Here, truly, is the paradise of comfort; here are true gladness and pleasure, as we have enjoyed them during this period which is now at its end—no short space indeed in itself, and yet all too short if this is really to be its conclusion, when we depart and leave this place behind us. For I know not what has possessed me, or what offence has been committed by me, that I should now be going away—that I should now be put away. I know not what I should say, unless it be that I am like a second Adam and have begun to talk, outside of paradise. How excellent might my life be, were I but a listener to the addresses of my teacher, and silent myself! Would that even now I could have learned to be mute and speechless, rather than to present this new spectacle of making the teacher the hearer! For what concern had I with such a harangue as this? and what obligation was there upon me to make such an address, when it became me not to depart, but to cleave fast to the place? But these things seem like the transgressions that sprung from the pristine deceit, and the penalties of these primeval offences still await me here. Do I not appear to myself to be disobedient255255    ἀπειθεῖν. Bengel and Hœschelius read ἀπελθεῖν, withdraw. in daring thus to overpass the words of God, when I ought to abide in them, and hold by them? And in that I withdraw, I flee from this blessed life, even as the primeval man fled from the face of God, and I return to the soil from which I was taken. Therefore shall I have to eat of the soil all the days of my life there, and I shall have to till the soil—the very soil which produces thorns and thistles for me, that is to say, pains and reproachful anxieties—set loose as I shall be from cares that are good and noble. And what I left behind me before, to that I now return—to the soil, as it were, from which I came, and to my common relationships here below, and to my father’s house—leaving the good soil, where of old I knew not that the good fatherland lay; leaving also the relations in whom at a later period I began to recognise the true kinsmen of my soul, and the house, too, of him who is in truth our father, in which the father abides, and is piously honoured and revered by the genuine sons, whose desire it also is to abide therein. But I, destitute alike of all piety and worthiness, am going forth from the number of these, and am turning back to what is behind, and am retracing my steps. It is recorded that a certain son, receiving from his father the portion of goods that fell to him proportionately with the other heir, his brother, departed, by his own determination, into a strange country far distant from his father; and, living there in riot, he scattered his ancestral substance, and utterly wasted it; and at last, under the pressure of want, he hired himself as a swine-herd; and being driven to extremity by hunger, he longed to share the food given to the swine, but could not touch it. Thus did he pay the penalty of his dissolute life, when he had to exchange his father’s table, which was a princely one, for something he had not looked forward to—the sustenance of swine and serfs. And we also seem to have some such fortune before us, now that we are departing, and that, too, without the full portion that falls to us. For though we have not received all that we ought, we are nevertheless going away, leaving behind us what is noble and dear with you and beside you, and taking in exchange only what is inferior. For all things melancholy will now meet us in succession,—tumult and confusion instead of peace, and an unregulated life instead of one of tranquillity and harmony, and a hard bondage, and the slavery of market-places, and lawsuits, and crowds, instead of this freedom; and neither pleasure nor any sort of leisure shall remain to us for the pursuit of nobler objects. Neither shall we have to speak of the words of inspiration, but we shall have to speak of the works of men,—a thing which has been deemed simply a bane by the prophet,256256    ἁπλοῦς ἀρά τις εἶναι νενόμισται ἀνδρὶ προφήτῃ. Migne refers us to Ps. xvii.—and in our case, indeed, those of wicked men. And truly we shall have night in place of day, and darkness in place of the clear light, and grief instead of the festive assembly; and in place of a fatherland, a hostile country will receive us, in which I shall have no liberty to sing my sacred song,257257    Ps. cxxxvii. for how could I sing it in a land strange to my soul, in which the sojourners have no permission to approach God? but only to weep and mourn, as I call to mind the different state of things here, if indeed even that shall be in my power. We read258258    2 Kings xxiv.; xxv. that enemies once assailed a great and sacred city, in which the worship of God was observed, and dragged away its inhabitants, both singers and prophets,259259    θεολόγους, used probably of the prophets here—namely of Ezekiel, Daniel, and others carried into exile with the people. On this usage, see Suicer’s Thesaurus, under the word θεολόγος, where from the pseudo-Areopagite Dionysius he cites the sentence, τῶν θεολόγων εἷς, ὁ Ζαχαρίας, and again, ἕτέρος τῶν θεολόγων ᾽Ιεζεκιήλ. into their own country, which was Babylon. And it is narrated that these captives, when they were detained in the land, refused, even when asked by their conquerors, to sing the divine song, or to play in a profane country, and hung their harps on the willow-trees, and wept by the rivers of Babylon. Like one of these I verily seem to myself to be, as I am cast forth from this city, and from this sacred 38fatherland of mine, where both by day and by night the holy laws are declared, and hymns and songs and spiritual words are heard; where also there is perpetual sunlight; where by day in waking vision260260    The text is, καὶ φῶς τὸ ἡλιακὸν καὶ τὸ διηνεκὲς, ἡμέρας ὕπερ ἡμῶν προσομιλούντων τοῖς θείος μυστηρίοις καὶ νυκτὸς ὧν ἐν ἡμέρᾳ εἶδέ τε καὶ ἔπραξεν ἡ ψυχὴ ταῖς φαντασίαις κατεχομένων . Bengel proposes ὕπαρ for ὕπερ, so as to keep the antithesis between ἡμέρας ὕπαρ and νυκτὸς φαντασίαις; and taking ἡμέρας and νυκτός as temporal genitives, he renders the whole thus: cum interdiu, per visa, divinis aderamus sacramentis: et noctu earum rerum, quas viderat de die atque egerat anima, imaginibus detinebamur. we have access to the mysteries of God, and by night in dreams261261    [“In dreams I still renew the rites,” etc.—William Croswell.] we are still occupied with what the soul has seen and handled in the day; and where, in short, the inspiration of divine things prevails over all continually. From this city, I say, I am cast forth, and borne captive to a strange land, where I shall have no power to pipe:262262    αὐλεῖν. The Jews had the harp, and so the word ψάλλειν is used of them in the preceding. But here, in speaking of himself, Gregory adopts the term οὔτε αὐλεῖν, ne tibia quidem canere. Bengel supposes that the verb is changed in order to convey the idea, that while the Jews only had to give up the use of instruments expressive of joyful feeling, Gregory feared he would himself be unable to play even on those of a mournful tone,—for in ancient times the pipe or flute was chiefly appropriated to strains of grief and sadness. for, like these men of old, I shall have to hang my instrument on the willows, and the rivers shall be my place of sojourn, and I shall have to work in mud, and shall have no heart to sing hymns, even though I remember them; yea, it may be that, through constant occupation with other subjects, I shall forget even them, like one spoiled of memory itself. And would that, in going away, I only went away against my will, as a captive is wont to do; but I go away also of my own will, and not by constraint of another; and by my own act I am dispossessed of this city, when it is in my option to remain in it. Perchance, too, in leaving this place, I may be going to prosecute no safe journey, as it sometimes fares with one who quits some safe and peaceful city; and it is indeed but too likely that, in journeying, I may fall into the hands of robbers, and be taken prisoner, and be stripped and wounded with many strokes, and be cast forth to lie half-dead somewhere.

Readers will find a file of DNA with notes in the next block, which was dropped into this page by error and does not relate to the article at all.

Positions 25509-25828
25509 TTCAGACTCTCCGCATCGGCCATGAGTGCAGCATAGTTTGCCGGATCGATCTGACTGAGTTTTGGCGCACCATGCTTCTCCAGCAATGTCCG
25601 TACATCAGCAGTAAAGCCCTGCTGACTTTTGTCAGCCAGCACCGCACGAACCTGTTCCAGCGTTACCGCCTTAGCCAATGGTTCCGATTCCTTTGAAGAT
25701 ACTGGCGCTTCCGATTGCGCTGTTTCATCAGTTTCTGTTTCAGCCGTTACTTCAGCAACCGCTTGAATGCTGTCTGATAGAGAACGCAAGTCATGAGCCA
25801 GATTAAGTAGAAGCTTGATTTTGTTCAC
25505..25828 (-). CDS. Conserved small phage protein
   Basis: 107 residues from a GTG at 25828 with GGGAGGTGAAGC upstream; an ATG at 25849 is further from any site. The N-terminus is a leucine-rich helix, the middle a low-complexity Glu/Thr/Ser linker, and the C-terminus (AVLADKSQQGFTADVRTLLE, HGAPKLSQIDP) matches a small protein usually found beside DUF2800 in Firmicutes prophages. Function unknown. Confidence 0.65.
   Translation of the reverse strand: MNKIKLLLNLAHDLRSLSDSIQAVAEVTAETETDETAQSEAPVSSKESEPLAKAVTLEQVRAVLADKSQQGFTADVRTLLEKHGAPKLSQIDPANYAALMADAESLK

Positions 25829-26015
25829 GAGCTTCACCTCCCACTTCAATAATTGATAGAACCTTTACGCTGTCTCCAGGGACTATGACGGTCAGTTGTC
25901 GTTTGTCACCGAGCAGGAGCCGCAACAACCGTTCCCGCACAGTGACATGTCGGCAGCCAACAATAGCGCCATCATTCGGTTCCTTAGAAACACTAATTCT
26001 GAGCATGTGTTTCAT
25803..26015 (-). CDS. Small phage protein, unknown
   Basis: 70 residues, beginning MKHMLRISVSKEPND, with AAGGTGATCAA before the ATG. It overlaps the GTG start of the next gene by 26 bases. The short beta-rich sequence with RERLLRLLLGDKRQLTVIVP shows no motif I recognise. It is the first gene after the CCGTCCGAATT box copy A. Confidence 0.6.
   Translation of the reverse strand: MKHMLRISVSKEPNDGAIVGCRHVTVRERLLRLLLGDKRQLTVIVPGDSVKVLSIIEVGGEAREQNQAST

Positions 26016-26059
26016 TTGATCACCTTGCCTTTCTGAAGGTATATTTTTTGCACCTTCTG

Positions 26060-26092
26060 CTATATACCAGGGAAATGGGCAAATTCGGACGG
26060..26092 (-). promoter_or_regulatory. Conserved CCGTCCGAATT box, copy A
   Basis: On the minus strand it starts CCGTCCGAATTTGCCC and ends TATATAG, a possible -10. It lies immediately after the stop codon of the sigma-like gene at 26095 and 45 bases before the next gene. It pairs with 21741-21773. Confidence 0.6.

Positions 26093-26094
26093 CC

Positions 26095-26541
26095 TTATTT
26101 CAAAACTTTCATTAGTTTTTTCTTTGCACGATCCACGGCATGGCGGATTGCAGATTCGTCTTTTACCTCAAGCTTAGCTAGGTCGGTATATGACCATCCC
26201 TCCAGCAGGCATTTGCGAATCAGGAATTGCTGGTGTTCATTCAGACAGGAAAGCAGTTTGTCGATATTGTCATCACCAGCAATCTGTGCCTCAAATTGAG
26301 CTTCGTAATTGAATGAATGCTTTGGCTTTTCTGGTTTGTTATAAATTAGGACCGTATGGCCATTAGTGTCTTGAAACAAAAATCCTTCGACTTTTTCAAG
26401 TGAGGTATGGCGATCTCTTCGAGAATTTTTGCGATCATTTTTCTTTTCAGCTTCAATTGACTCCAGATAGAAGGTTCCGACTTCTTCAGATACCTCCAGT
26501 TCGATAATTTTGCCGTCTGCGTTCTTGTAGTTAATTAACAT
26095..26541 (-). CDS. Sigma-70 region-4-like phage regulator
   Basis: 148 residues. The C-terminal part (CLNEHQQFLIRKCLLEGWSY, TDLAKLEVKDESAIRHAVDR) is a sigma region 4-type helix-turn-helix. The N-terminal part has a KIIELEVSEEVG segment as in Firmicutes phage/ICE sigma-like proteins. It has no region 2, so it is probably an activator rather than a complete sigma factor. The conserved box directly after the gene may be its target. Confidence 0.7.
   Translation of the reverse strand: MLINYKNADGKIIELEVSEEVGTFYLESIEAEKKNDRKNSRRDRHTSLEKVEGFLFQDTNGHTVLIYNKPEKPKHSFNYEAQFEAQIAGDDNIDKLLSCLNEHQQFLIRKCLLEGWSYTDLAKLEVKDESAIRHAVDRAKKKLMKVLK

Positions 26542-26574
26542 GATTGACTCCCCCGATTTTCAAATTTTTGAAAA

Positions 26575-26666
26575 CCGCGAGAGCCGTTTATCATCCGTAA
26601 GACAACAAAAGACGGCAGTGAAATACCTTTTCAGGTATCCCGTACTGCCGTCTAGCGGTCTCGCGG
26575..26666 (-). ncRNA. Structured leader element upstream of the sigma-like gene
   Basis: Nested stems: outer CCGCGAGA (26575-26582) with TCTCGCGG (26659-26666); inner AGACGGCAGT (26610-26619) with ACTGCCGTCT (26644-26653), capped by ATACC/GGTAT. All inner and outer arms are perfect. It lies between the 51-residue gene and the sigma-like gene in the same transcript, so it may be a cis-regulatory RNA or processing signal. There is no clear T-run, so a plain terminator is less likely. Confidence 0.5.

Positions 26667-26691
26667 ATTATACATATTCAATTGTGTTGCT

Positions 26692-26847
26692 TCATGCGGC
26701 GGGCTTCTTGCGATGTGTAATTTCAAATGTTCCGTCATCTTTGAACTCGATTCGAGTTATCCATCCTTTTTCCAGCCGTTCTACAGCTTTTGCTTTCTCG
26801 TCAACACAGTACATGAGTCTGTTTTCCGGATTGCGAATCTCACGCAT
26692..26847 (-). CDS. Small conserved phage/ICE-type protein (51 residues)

« Prev Gregory Laments His Departure Under a Threefold… Next »
Please login or register to save highlights and make annotations
Corrections disabled for this book
Proofing disabled for this book
Printer-friendly version


| Define | Popups: Login | Register | Prev Next | Help |